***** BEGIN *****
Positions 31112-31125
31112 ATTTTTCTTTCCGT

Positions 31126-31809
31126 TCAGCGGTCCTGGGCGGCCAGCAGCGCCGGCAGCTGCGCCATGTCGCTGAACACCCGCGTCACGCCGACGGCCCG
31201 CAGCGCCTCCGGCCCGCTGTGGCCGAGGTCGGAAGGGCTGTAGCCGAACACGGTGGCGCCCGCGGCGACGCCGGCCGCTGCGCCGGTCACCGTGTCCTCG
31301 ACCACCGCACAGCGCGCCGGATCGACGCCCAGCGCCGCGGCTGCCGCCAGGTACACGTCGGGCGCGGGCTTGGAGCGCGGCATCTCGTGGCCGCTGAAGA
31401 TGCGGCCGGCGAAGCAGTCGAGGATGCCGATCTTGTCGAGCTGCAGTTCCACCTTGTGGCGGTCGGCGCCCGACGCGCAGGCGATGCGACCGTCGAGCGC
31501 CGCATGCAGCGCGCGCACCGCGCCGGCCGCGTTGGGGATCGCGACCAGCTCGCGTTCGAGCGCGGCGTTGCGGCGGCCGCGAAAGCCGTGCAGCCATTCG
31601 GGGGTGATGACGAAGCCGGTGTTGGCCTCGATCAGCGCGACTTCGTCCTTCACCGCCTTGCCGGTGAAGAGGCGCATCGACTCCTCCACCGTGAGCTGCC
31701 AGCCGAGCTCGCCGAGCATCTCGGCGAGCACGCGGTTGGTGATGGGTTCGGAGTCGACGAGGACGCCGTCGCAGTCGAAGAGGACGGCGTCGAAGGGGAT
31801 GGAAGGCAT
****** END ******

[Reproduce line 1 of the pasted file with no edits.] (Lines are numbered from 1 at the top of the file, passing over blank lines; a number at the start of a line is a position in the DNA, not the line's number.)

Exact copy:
Positions 31112-31125